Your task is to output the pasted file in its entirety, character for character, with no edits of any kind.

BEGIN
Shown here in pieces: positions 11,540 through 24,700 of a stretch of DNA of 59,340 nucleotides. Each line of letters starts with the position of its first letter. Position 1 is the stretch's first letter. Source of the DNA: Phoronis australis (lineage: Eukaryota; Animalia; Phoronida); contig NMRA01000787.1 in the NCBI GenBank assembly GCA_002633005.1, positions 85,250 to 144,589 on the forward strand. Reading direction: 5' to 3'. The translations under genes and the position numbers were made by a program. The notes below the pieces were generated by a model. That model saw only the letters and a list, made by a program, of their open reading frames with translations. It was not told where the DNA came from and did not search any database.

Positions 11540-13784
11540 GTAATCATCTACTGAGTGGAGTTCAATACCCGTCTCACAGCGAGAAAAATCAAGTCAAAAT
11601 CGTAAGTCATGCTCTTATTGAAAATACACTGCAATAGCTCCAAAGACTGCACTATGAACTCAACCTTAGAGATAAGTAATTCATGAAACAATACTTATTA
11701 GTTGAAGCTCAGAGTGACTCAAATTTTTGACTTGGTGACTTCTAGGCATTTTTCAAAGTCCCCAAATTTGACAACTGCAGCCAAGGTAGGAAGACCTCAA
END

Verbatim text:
Shown here in pieces: positions 11,540 through 24,700 of a stretch of DNA of 59,340 nucleotides. Each line of letters starts with the position of its first letter. Position 1 is the stretch's first letter. Source of the DNA: Phoronis australis (lineage: Eukaryota; Animalia; Phoronida); contig NMRA01000787.1 in the NCBI GenBank assembly GCA_002633005.1, positions 85,250 to 144,589 on the forward strand. Reading direction: 5' to 3'. The translations under genes and the position numbers were made by a program. The notes below the pieces were generated by a model. That model saw only the letters and a list, made by a program, of their open reading frames with translations. It was not told where the DNA came from and did not search any database.

Positions 11540-13784
11540 GTAATCATCTACTGAGTGGAGTTCAATACCCGTCTCACAGCGAGAAAAATCAAGTCAAAAT
11601 CGTAAGTCATGCTCTTATTGAAAATACACTGCAATAGCTCCAAAGACTGCACTATGAACTCAACCTTAGAGATAAGTAATTCATGAAACAATACTTATTA
11701 GTTGAAGCTCAGAGTGACTCAAATTTTTGACTTGGTGACTTCTAGGCATTTTTCAAAGTCCCCAAATTTGACAACTGCAGCCAAGGTAGGAAGACCTCAA